Crémant de Bordeaux

Crémants offer a brilliant French alternative to Champagne. There are seven renowned regions producing Crémant from a range of grape varieties.  These are the Loire, Alsace, Jura, Savoie, Limoux, Burgundy and Bordeaux. Crémant de Luxembourg is also produced but in very small quantities.

 Crémant de Bordeaux is the newest appellation in Bordeaux, created in 1990.


How it is made?

Like Champagne, Crémant must be produced via the traditional method. This means the second fermentation occurs in the bottle through the addition of yeast and sugar. This creates the fizz inside the bottle by capturing the carbon dioxide. The yeasts then die and create ‘autolytic’ flavours, simply flavours of biscuit and pastry. The sparkling wine is then disgorged to remove the dead yeasts and create a clear final wine.

The common grape varieties used in Bordeaux are more aromatic than traditional sparkling wine varieties (Chardonnay, Pinot noir and Pinot Meunier). This means the lees contact is often shorter to highlight the grapes natural flavours.

To produce rosé Crémant de Bordeaux the base wine is produced either by maceration or saignée (bleeding off). This creates the colour that we associate with rosé and at least one red grape variety must be used.


Grape varieties.

Crémant de Bordeaux is produced from the permitted red and white varieties used in still wine production. The most common grape varieties used are Sauvignon Blanc, Sémillion, Cabernet Franc, Merlot and Cabernet Sauvignon. Other alternatives are Malbec, Petit Verdot, Carmenére, Sauvignon Gris and Muscadelle. These grape varieties must be at least 70% of the blend and three lesser varieties (Colombard, Ugni Blanc and Merlot Blanc) may not use over 30%. These final varieties are very rarely used.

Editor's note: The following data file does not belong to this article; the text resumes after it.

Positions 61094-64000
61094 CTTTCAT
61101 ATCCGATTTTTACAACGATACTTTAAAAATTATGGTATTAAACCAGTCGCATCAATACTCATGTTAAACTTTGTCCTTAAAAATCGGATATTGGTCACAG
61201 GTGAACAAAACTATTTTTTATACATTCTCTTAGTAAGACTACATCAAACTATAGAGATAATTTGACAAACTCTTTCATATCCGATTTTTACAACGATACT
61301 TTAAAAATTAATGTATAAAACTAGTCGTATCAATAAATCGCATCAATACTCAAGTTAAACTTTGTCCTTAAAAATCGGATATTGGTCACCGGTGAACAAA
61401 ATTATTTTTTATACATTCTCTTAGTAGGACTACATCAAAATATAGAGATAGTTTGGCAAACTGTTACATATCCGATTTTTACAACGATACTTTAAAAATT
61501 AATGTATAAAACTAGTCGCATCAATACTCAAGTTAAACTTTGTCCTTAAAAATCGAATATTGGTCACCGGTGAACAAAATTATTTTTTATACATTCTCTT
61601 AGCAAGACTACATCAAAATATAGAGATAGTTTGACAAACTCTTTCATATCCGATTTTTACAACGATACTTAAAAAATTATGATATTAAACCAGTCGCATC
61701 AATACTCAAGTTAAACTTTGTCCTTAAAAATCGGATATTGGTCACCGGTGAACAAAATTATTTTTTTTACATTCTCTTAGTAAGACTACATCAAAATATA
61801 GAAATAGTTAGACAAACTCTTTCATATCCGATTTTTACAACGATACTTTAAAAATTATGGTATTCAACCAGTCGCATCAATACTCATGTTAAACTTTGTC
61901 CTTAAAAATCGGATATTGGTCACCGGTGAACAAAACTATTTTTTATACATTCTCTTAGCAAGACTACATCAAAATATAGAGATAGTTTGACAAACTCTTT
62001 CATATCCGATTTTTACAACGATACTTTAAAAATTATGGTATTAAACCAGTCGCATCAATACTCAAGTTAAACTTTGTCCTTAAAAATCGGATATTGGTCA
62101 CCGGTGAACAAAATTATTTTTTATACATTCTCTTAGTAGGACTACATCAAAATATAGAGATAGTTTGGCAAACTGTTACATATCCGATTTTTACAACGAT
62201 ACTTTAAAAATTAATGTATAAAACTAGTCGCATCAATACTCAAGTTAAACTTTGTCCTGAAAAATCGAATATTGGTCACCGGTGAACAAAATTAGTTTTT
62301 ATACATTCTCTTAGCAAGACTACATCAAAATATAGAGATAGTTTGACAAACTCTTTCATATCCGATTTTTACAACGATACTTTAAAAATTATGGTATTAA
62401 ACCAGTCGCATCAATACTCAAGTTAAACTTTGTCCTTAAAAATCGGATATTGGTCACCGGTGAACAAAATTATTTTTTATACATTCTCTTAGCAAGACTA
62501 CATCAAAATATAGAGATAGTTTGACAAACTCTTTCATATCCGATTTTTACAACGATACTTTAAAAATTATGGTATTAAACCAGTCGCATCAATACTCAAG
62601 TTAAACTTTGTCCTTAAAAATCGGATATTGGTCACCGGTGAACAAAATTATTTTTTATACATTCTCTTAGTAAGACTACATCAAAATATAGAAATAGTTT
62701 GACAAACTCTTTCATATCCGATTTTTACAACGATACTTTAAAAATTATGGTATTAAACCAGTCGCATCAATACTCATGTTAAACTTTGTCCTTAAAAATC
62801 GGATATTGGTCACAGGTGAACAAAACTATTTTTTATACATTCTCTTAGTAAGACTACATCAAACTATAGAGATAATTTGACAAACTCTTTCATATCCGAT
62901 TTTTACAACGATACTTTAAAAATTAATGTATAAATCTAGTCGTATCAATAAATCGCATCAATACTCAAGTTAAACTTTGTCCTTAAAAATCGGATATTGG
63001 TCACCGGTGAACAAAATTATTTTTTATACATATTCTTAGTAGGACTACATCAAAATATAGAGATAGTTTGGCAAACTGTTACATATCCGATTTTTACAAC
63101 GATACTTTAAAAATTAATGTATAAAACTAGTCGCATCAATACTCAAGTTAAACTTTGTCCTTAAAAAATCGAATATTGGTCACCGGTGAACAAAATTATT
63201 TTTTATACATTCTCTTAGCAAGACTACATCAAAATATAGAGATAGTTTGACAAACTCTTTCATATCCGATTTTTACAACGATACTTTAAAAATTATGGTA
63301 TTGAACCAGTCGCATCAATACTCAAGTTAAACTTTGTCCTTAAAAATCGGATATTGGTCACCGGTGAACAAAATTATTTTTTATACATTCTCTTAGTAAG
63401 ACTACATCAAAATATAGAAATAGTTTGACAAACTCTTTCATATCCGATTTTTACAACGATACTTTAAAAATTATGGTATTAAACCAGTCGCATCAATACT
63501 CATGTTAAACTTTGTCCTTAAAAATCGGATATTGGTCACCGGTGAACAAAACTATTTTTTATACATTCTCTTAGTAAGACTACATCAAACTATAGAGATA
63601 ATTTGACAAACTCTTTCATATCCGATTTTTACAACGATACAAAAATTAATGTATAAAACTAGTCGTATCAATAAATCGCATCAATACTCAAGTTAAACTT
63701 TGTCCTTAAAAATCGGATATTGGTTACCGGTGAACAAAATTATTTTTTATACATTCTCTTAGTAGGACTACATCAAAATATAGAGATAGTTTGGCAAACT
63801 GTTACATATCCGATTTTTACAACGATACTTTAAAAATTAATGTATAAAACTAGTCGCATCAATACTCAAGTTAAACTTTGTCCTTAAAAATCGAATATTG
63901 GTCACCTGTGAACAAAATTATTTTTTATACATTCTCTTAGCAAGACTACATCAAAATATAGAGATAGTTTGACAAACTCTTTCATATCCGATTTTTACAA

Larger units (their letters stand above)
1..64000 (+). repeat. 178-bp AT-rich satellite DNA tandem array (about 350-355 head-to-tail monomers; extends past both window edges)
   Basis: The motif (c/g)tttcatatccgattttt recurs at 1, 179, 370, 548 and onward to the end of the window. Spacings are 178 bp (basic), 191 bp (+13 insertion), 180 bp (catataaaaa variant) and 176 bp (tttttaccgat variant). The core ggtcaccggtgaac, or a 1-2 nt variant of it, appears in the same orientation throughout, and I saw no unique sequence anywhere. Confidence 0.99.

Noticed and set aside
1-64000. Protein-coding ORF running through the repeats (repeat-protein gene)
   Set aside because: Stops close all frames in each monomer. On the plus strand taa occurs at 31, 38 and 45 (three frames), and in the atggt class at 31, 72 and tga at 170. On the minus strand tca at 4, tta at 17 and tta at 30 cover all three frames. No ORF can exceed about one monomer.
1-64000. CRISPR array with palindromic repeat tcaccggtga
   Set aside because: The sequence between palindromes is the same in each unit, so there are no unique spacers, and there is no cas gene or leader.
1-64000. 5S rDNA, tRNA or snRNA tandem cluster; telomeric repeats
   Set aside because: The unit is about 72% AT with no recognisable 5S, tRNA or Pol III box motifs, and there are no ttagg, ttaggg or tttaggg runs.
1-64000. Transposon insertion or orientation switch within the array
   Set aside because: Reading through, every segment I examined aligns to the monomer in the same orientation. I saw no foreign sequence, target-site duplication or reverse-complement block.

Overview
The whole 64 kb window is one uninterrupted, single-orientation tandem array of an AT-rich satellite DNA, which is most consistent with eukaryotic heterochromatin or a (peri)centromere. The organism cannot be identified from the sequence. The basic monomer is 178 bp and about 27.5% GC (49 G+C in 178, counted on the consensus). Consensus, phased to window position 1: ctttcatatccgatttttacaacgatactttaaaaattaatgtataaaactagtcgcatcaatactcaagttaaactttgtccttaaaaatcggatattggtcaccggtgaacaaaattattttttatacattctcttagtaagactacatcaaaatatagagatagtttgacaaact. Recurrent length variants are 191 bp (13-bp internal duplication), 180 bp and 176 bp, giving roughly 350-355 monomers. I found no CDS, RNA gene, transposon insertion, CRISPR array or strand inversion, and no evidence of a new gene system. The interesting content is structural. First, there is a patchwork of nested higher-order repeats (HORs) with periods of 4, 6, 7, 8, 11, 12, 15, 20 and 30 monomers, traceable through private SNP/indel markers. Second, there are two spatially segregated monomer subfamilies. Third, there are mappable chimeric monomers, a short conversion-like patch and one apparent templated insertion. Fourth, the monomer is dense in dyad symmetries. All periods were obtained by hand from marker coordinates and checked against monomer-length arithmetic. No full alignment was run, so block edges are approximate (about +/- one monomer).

The taste of Crémant de Bordeaux.

It is difficult to describe the taste of a Crémant de Bordeaux as it is very grape variety dependent. Generally, when a high proportion of Sémillion is used the wines have a delicate, nutty aroma. Sauvignon Blanc is more aromatic and the sparkling wine has fruitier, floral aromas and is not designed to age. Rosé Crémant de Bordeaux is becoming increasingly popular and there are some excellent examples.

Rosé Crémant de Bordeaux is most commonly made with Merlot and Cabernet Sauvignon, the two most popular red grapes in Bordeaux. Commonly the wines have red fruit flavours with floral aromas.